If you take Spain’s curvy A-1 highway a full three hours northeast of Madrid you might end up in Pradoluengo. But, then again, you might not, since this is probably the first time you’re hearing about it.
I try to get to Pradoluengo as often as I can. It’s where my dad was born and where a lot of my family still lives. My most recent trip, which I counted as number 11, was last November, and like the seven or so trips before it that I’ve taken alone as an adult, the route was the same. It always goes like this: I take a six-hour flight from New York to Madrid, after which I fall asleep on a two-hour bus ride from the airport to Burgos, the stunning city in Castilla y León and my closest point of reference when people unfailingly tell me they haven’t heard of Prado. At the Burgos bus station I tear up instantly as I catch a glimpse of whichever aunt, uncle, cousin, or some combination of the three is waiting for me. From there, we catch up over the 45-minute, sunflower-field-lined drive to Prado.
My visits are typically spaced a little over a year apart, but little about Prado changes while I’m gone. (During that November visit, the elders in town were a bit pissed about a new camping lodge that opened up with an attached restaurant and boutique, while the younger generation was pleased to welcome a business that’s doing what it can to put Prado on the map .)
All of which is to say, Pradoluengo is a small town. How small? Its most recent headcount clocked in at around 1,151, and my family will be the first to tell you that that number is only getting smaller. Pradoluengo sits at the bottom of a green valley, its name, meaning “long meadow,” an attempt to describe its long and narrow shape. Here, buildings are no taller than five stories; there are no stop lights; and there’s only one major intersection, a fork in the road anchored by Regoluna, one of Pradoluengo’s few but very beloved bars. Still, there is plenty of room for two panaderias.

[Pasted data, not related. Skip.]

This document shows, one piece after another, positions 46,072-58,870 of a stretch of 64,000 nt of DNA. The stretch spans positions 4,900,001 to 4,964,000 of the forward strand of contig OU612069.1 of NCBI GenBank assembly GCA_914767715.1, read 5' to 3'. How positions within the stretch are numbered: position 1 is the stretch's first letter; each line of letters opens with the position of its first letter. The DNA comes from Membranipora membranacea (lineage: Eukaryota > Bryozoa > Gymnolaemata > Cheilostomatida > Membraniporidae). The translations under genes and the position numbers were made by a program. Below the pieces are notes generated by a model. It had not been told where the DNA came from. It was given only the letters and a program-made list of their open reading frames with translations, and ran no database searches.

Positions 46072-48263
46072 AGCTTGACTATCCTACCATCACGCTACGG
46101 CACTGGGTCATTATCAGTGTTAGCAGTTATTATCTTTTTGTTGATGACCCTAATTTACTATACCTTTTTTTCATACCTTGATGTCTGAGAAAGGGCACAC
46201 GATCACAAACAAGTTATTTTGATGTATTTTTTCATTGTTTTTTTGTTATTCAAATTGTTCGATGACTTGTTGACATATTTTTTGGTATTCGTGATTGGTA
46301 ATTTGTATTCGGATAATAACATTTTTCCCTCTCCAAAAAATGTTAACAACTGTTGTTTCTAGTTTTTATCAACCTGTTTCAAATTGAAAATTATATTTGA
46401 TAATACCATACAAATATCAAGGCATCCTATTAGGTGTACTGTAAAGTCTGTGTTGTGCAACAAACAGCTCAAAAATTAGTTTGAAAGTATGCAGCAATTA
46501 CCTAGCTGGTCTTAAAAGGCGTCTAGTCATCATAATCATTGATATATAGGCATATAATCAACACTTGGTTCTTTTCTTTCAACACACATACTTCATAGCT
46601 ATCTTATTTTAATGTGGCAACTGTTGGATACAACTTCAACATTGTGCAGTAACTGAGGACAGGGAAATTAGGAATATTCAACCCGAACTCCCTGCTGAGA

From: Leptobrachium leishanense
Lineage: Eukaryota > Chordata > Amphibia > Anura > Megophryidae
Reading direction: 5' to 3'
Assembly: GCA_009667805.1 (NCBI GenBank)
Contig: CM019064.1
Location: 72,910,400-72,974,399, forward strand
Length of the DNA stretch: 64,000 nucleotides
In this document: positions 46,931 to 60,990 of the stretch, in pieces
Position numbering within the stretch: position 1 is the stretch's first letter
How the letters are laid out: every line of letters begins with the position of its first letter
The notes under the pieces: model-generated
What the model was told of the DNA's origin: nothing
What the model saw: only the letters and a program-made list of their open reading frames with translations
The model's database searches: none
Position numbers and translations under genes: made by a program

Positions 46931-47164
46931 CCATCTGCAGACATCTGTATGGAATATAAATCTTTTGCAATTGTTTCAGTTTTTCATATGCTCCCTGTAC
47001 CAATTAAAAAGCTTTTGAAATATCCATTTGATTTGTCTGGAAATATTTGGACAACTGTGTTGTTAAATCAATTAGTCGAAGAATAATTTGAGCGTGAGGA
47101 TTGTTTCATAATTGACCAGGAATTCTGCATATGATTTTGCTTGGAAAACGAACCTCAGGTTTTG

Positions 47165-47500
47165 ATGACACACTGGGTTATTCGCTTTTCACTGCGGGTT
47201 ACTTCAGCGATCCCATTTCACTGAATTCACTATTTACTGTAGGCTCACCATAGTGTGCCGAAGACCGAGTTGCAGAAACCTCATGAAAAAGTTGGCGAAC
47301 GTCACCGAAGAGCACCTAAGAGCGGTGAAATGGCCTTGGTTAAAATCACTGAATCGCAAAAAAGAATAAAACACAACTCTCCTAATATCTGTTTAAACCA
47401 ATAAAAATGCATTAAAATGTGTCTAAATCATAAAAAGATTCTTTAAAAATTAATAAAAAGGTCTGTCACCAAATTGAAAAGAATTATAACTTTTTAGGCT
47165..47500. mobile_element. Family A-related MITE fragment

One is Panadería Pasteleria Alarcia, a bread and sweets bakery well into its fifth generation of ownership. Its current owner, Ramon Alarcia, took over the shop in 1994 after studying confectionery in Valencia and apprenticing at a Madrid pastry shop. Before Ramon came along, the tiny storefront was known as Panadería Alarcia and sold only fresh bread to the town and its neighbors.
Ramon runs the shop with his sister, Maria, and mother, Amparo, and the trio only closes each year from December 25 to January 1. One of the early additions to Alarcia’s sweeter offerings after Ramon took over? Lazos, or lacitos, meaning “ties” and “little ties,” respectively. Pieces of puff pastry are twisted to look like bows, baked, and then soaked in honey and powdered sugar. Imagine your favorite turnover or tart drenched in honey and sugar, and that’s the genius of a lazo.
On my last trip, Ramon was kind enough to show me around his kitchen, a short walk from the bakery, which smells of fresh loaves and pastry cream. He confirmed for me what I’ve known since I first tried lazos and attempted to find anything online about them: Little is known about the confection’s history. I did find a few Spanish cooking blogs that aligned with Ramon’s recipe, though his version notably (and proudly) uses flour from Briviesca, a town known for its flour mills about 30 minutes away, and honey from Burgos. (If you’re trying to learn about the history of puff pastry, the Internet is generally no help: There’s a lot of insistence that puff pastry was invented by a French dude, when in truth the Arab influence on Spain can’t be discounted when you’re discussing who made the first puff pastry.)